Original languageEnglish (US)
Pages (from-to)338-343
Number of pages6
JournalJournal of Parenteral and Enteral Nutrition
Volume20
Issue number5
DOIs
StatePublished - Jan 1 1996

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Volatile Fatty Acids
short chain fatty acids
resection
Small Intestine
small intestine
steatorrhea
Steatorrhea
bacteria
fatty acid composition
Bacteria
myeloperoxidase
Anaerobic Bacteria
Bacterial Load
Energy Intake
plate count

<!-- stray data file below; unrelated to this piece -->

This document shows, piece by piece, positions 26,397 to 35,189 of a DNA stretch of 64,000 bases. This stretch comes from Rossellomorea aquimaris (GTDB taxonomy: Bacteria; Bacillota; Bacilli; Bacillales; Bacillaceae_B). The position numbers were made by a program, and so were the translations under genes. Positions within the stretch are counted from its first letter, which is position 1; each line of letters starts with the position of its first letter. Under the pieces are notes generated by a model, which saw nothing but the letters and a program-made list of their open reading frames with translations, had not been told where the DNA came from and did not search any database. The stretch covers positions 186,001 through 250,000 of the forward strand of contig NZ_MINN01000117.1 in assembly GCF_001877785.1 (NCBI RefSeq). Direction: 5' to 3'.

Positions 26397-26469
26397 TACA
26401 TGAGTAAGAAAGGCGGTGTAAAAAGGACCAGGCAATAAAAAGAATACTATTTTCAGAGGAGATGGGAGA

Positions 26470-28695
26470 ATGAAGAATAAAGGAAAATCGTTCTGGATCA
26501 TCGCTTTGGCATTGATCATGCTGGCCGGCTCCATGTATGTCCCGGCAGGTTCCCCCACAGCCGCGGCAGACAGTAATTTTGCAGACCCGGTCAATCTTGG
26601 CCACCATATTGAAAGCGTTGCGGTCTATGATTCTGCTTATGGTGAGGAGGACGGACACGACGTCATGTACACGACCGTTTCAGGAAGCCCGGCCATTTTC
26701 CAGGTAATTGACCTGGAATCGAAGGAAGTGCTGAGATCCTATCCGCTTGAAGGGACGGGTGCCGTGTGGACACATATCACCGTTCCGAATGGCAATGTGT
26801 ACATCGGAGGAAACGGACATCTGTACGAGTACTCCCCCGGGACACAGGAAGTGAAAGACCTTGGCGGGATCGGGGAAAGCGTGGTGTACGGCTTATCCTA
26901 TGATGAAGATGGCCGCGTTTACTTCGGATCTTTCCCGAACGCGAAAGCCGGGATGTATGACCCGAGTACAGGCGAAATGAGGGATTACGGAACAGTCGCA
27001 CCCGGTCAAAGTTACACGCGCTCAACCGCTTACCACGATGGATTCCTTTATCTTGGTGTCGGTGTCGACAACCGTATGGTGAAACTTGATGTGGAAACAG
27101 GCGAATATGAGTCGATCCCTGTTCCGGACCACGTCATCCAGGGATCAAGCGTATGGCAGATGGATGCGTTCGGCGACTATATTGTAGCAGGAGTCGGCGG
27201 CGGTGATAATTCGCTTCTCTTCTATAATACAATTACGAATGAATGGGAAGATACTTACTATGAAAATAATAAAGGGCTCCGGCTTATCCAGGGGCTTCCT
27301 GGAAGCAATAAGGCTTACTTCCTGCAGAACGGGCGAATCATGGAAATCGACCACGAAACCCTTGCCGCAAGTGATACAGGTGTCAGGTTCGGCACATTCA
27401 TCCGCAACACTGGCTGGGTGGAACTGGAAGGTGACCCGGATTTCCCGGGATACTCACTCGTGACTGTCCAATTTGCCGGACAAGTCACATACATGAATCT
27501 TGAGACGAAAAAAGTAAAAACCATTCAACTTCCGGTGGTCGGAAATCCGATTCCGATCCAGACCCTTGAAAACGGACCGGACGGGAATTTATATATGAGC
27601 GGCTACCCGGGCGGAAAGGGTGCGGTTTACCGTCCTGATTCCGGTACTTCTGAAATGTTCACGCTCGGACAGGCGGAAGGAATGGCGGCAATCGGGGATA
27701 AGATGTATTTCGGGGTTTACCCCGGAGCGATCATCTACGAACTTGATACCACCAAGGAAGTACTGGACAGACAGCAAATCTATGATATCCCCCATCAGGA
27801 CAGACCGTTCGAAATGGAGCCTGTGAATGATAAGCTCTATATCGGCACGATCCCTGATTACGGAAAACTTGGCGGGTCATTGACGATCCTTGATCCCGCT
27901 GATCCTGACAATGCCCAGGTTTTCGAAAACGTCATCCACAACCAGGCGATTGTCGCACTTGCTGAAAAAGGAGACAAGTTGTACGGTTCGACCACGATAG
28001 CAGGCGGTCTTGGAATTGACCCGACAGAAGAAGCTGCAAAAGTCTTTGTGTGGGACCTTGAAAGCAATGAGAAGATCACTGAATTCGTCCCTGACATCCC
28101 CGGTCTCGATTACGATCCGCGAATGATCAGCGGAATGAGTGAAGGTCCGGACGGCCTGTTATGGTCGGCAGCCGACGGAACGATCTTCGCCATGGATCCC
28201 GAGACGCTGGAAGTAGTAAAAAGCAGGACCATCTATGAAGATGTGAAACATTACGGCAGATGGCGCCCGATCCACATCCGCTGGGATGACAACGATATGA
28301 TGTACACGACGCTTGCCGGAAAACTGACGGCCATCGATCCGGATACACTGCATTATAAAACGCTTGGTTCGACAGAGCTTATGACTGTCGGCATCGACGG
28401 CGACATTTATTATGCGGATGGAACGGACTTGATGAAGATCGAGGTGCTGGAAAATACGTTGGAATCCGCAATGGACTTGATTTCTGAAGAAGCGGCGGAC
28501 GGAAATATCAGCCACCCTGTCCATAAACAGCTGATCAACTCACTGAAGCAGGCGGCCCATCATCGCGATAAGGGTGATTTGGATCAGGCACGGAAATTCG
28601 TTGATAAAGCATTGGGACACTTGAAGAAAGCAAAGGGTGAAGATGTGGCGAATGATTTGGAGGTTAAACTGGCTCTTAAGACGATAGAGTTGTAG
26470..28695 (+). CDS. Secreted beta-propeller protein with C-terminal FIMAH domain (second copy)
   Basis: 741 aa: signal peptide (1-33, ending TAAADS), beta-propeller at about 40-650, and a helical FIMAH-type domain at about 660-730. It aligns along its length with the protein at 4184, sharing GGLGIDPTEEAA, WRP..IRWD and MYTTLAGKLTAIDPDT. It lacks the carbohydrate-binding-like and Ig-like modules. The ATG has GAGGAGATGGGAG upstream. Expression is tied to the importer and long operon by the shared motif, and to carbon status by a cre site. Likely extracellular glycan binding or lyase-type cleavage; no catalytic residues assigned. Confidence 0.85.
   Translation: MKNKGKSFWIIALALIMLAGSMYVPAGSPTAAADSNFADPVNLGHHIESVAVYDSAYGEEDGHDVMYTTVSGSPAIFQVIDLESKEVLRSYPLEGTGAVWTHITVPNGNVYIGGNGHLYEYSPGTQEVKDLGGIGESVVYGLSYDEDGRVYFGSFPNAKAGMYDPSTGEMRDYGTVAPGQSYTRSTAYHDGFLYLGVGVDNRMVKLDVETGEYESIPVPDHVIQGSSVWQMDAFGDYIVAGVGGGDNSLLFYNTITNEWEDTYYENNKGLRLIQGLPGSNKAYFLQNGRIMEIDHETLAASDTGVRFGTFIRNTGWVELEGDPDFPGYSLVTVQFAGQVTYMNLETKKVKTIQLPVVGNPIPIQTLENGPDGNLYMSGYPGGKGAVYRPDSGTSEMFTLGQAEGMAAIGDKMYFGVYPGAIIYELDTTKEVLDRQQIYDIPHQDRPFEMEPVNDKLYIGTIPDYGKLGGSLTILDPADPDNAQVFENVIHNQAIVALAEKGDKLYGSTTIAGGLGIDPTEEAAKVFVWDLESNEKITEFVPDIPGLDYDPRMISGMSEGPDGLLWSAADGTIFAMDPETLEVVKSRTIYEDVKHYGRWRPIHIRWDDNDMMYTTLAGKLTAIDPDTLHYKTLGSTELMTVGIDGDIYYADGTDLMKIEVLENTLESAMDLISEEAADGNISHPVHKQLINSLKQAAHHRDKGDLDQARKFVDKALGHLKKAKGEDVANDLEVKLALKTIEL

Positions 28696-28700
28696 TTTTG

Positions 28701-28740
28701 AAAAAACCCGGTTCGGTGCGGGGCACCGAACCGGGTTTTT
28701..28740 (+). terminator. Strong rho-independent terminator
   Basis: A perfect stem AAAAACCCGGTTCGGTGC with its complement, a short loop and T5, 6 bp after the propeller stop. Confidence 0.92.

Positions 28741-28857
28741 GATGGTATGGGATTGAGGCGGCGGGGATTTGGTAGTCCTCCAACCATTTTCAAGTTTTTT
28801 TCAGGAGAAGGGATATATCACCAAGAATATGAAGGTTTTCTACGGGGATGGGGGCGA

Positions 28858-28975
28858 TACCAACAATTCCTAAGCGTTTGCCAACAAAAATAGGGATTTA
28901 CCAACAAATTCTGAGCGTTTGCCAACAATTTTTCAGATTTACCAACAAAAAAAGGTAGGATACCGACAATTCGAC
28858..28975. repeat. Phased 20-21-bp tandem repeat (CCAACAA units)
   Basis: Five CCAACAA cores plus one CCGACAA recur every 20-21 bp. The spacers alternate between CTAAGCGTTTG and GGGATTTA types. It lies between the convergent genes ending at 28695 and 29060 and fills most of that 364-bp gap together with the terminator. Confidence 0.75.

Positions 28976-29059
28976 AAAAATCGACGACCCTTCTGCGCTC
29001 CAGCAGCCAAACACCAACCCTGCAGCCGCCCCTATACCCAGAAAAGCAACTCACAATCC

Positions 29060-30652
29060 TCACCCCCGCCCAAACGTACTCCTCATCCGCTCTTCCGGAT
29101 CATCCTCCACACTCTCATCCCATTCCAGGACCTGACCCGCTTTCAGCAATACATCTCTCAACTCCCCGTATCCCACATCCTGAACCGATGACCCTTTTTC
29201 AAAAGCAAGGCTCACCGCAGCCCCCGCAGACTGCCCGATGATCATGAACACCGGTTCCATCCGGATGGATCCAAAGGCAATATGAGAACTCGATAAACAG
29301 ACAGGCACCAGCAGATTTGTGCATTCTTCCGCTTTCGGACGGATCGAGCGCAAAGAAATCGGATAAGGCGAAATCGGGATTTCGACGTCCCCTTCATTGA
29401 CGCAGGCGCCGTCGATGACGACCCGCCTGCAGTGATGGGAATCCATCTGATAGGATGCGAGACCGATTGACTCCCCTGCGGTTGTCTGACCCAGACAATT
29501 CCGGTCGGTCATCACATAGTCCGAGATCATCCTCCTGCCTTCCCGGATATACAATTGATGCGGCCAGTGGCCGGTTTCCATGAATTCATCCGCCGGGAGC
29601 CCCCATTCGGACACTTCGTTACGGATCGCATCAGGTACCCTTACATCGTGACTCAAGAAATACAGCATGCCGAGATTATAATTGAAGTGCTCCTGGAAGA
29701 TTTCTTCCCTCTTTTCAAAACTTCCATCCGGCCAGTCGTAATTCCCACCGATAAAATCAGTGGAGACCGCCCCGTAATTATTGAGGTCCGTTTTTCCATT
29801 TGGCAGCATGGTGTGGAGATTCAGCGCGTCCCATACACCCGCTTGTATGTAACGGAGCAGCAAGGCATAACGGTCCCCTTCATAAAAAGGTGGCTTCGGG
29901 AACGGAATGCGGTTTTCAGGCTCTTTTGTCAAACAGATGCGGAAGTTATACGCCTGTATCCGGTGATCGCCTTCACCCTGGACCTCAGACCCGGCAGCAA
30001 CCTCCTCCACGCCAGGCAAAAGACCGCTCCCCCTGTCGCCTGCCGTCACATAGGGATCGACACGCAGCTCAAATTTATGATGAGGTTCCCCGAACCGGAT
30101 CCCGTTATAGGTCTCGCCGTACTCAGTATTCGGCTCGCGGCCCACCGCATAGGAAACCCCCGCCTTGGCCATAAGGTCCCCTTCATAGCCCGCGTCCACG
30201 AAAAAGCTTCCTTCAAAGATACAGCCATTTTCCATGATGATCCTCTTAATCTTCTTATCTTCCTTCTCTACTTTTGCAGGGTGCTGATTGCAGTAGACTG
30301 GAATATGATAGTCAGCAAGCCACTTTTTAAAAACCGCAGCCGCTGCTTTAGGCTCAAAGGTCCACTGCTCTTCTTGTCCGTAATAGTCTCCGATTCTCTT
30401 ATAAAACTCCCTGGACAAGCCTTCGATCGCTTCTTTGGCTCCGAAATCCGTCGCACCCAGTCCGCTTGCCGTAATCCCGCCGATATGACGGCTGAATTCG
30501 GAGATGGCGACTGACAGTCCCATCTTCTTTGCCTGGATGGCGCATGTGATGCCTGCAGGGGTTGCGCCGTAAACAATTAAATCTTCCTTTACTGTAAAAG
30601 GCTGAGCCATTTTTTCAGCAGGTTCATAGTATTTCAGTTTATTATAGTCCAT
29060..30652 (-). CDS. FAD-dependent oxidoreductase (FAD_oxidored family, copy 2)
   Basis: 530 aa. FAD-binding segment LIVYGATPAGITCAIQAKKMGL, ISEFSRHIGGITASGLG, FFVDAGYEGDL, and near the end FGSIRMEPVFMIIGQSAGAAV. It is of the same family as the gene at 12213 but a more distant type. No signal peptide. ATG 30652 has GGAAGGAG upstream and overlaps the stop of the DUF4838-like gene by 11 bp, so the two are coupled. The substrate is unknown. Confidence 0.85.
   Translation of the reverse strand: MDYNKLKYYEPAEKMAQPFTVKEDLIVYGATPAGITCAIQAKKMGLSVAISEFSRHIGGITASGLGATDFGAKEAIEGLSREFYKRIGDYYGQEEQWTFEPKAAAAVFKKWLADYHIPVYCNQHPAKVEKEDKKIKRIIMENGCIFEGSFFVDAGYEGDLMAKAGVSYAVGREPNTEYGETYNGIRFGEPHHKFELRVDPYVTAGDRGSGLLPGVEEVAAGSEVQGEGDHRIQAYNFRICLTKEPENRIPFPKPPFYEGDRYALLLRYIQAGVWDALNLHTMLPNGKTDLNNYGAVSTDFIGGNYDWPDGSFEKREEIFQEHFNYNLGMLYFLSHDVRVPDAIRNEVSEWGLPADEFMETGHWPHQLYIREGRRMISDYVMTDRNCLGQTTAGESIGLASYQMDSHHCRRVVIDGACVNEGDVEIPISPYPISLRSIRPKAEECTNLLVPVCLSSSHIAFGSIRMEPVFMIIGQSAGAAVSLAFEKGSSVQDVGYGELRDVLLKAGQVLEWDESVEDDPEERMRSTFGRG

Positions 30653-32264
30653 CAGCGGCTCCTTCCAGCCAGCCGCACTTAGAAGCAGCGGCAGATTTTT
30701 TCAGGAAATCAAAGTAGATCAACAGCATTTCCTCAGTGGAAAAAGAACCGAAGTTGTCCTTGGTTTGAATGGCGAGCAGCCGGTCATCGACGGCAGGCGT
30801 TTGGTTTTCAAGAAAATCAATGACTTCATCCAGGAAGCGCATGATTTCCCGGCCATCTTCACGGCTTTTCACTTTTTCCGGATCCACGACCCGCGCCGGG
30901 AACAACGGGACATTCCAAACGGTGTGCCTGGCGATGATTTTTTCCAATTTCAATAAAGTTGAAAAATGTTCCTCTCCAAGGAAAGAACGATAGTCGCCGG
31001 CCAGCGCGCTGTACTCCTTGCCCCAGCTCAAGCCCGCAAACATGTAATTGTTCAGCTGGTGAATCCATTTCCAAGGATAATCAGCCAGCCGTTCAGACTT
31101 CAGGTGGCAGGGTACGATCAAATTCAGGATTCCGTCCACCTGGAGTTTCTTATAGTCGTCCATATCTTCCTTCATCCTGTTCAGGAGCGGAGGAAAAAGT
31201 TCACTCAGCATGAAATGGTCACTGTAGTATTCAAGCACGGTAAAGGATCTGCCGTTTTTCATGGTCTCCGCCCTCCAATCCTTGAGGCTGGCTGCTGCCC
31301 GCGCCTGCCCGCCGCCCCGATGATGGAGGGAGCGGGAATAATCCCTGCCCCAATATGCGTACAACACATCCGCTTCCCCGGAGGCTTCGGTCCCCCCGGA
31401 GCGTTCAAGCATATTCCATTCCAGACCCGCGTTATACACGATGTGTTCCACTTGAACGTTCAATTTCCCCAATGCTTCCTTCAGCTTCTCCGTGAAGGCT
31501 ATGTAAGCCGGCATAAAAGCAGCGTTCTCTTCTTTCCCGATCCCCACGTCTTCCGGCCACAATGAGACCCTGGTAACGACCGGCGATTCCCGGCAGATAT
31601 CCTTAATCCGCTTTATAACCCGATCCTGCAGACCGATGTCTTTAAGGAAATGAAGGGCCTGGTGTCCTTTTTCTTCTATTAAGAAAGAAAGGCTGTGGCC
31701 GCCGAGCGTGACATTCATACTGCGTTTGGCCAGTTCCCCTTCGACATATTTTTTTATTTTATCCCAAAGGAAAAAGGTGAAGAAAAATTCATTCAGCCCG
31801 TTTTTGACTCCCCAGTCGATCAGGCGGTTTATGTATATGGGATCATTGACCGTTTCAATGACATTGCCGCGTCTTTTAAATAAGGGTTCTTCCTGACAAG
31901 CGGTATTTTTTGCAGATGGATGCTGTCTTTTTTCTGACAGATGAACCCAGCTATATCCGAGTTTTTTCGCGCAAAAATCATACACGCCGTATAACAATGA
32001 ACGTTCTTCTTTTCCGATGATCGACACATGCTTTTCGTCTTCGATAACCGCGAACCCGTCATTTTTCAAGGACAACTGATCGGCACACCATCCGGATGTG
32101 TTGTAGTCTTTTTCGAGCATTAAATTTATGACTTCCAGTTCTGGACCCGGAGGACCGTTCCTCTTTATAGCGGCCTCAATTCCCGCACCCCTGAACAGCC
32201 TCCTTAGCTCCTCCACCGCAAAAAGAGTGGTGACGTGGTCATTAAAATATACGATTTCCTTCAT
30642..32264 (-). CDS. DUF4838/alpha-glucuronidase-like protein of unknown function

Peroxidase
Intestines
mucosa
albumins
Albumins

ASJC Scopus subject areas

  • Medicine (miscellaneous)
  • Nutrition and Dietetics

Cite this

Luminal short-chain fatty acids and postresection intestinal adaptation. / Thompson, Jon S; Quigley, Eamonn M.; Palmer, J. M.; West, William W.; Adrian, Thomas E.

In: Journal of Parenteral and Enteral Nutrition, Vol. 20, No. 5, 01.01.1996, p. 338-343.

Research output: Contribution to journalArticle

Thompson, Jon S ; Quigley, Eamonn M. ; Palmer, J. M. ; West, William W. ; Adrian, Thomas E. / Luminal short-chain fatty acids and postresection intestinal adaptation. In: Journal of Parenteral and Enteral Nutrition. 1996 ; Vol. 20, No. 5. pp. 338-343.